> >> It looks like that's what they've used previously. These are large cracks
> >> say 1" wide. The rebar will not fully restrain movement, it is after all
> >> just a 1/4" rod but hopefully would add ductility to the joint and
> >> hopefully
> >> restrian the movent that disloges the caulk. Yes there is a lot of hope
> >> in
> >> that sentence. Point well taken though.
> >>
> >> Harold,
> >>
> >> I have my doubts too, that's why I posted... what do you mean develop a
> >> mortar doesn't an epoxy mortar already exist?
> >>
> >> David,
> >>
> >> The Engineer who evaluated the problem 15 yrs ago had the same conclusion
> >> as
> >> you did. But he neglected to notice the 4 to 5" of differential movement
> >> in
> >> the foundation and that there is no discrete lateral force resisting
> >> system.
> >> Differential foundation movement alone can cause a variety of  crack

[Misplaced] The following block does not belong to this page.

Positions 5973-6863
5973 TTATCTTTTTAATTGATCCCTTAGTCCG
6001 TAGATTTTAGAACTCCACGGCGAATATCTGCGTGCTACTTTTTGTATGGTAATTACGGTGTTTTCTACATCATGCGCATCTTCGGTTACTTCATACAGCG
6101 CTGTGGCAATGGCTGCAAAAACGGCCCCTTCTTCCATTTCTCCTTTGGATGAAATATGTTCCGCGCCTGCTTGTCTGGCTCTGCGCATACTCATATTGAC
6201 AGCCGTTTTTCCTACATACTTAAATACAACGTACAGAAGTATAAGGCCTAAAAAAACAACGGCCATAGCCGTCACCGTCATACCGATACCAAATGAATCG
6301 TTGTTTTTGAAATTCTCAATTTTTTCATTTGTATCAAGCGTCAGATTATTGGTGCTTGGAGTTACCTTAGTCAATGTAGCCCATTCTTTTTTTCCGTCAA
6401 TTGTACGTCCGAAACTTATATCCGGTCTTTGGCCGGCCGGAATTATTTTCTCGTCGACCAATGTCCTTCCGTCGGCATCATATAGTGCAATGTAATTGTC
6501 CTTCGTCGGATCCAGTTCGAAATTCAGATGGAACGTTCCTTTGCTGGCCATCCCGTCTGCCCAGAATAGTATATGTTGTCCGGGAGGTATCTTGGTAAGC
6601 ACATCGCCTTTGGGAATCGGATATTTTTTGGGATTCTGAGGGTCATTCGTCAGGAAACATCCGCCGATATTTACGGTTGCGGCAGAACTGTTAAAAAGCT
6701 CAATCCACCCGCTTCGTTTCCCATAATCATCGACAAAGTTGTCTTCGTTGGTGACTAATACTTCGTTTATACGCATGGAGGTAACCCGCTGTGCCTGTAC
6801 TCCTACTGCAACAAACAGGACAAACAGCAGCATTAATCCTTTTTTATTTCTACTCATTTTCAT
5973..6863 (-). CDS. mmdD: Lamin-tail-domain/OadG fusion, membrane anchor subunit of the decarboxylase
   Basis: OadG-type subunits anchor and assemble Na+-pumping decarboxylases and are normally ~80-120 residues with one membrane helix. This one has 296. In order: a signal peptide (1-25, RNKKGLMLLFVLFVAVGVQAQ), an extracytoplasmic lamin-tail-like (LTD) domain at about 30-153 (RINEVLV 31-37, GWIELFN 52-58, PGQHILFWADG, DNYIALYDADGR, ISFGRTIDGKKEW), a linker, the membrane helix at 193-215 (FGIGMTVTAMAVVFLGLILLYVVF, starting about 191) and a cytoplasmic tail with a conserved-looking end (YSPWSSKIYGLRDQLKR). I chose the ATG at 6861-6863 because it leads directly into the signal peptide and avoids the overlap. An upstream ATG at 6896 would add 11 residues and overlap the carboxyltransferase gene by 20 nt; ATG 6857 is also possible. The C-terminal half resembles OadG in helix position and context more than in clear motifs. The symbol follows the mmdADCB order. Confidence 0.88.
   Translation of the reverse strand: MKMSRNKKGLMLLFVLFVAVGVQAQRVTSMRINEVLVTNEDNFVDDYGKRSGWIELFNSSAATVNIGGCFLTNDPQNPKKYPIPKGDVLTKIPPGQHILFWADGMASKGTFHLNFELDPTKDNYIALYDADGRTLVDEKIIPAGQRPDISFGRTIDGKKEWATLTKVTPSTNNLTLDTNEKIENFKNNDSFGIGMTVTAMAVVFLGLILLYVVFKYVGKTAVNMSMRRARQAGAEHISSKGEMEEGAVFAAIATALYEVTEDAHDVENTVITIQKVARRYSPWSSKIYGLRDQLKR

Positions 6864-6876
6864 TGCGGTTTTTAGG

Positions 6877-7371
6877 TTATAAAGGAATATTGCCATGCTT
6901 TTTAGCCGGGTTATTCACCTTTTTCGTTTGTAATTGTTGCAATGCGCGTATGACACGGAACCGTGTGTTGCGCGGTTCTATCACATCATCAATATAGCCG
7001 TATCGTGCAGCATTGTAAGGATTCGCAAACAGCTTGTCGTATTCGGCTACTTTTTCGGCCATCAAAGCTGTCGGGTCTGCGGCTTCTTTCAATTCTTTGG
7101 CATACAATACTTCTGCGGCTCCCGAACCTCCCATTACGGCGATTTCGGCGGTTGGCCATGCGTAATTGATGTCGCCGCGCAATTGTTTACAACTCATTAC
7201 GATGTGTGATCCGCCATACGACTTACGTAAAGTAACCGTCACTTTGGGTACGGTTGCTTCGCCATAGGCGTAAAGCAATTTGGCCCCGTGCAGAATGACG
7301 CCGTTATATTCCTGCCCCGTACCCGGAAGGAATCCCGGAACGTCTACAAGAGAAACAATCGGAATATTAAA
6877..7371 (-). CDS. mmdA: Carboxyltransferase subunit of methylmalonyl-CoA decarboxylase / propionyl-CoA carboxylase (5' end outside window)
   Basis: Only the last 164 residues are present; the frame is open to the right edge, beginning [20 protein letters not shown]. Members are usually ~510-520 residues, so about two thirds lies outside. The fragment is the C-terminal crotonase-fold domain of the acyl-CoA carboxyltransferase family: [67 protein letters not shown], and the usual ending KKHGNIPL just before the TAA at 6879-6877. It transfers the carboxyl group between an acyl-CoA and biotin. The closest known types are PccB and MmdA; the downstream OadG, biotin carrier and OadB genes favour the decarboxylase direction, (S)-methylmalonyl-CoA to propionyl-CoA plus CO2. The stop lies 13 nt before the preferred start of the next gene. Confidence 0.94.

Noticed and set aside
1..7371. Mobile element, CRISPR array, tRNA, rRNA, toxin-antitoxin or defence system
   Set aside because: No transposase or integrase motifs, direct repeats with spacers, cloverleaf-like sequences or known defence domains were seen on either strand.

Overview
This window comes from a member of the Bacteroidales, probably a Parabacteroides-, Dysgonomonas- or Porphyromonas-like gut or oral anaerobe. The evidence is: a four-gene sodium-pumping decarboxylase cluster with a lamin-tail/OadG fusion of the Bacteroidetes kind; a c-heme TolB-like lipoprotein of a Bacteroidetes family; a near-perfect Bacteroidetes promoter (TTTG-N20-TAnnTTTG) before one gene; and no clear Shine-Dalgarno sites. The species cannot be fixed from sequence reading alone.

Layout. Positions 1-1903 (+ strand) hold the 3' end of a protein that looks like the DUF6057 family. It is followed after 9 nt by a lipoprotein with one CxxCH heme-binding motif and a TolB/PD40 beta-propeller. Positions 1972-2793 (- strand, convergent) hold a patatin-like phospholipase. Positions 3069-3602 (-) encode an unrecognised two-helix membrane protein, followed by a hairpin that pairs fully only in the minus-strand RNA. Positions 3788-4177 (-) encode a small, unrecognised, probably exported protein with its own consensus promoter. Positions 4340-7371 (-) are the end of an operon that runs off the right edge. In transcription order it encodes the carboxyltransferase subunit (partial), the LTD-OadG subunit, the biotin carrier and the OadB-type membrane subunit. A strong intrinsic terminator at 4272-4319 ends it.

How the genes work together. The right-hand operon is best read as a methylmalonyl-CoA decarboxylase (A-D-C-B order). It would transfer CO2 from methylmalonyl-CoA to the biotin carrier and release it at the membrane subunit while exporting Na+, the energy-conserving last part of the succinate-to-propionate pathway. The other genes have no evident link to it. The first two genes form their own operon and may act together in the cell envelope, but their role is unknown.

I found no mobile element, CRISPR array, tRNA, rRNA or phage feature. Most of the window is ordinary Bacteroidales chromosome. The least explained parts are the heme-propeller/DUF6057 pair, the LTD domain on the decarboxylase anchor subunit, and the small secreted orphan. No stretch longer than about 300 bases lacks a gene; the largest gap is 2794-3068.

> >> shapes
> >> vert, horiz, stairstep then add the displacement from wind loading.
> >>
> >> Now set me straight on the expanding brick...As the brick expands it
> >> creates
> >> a 1" gap??? I thought you leave a 1" gap so the material can expand into
> >> that gap without causing distress....(I'm with you that clay expands and
> >> concrete shrinks over time but...)
> >>
> >>
> >> Keep it coming this is productive, Thanks guys :>
> >>
> >> Rand
> >>
> >>
> >>
> >> ----- Original Message -----
> >> From: "David Fisher" <dfisher(--nospam--at)fpse.com>
> >> To: <seaint(--nospam--at)seaint.org>
> >> Sent: Tuesday, November 09, 2004 12:15 PM
> >> Subject: RE: Repairing Cracked Masonry
> >>
> >>
> >> > Sounds like "Mother Nature" has created a control joint where none
> >> > previously existed...
> >> >
> >> > Is that true?
> >> >
> >> > What, if anything, did the architect specify?
> >> >
> >> >
> >> >
> >> > Since it's vertical and not stepped, it would appear to be the result
> >> > of
> >> > thermal/moisture stresses and not structural issues...
> >> >
> >> >
> >> > As we know, clay expands when wet while Portland cement products (CMU)
> >> > Shrink over time.
> >> >
> >> >
> >> > If it's a naturally occurring control joint, its probably needed in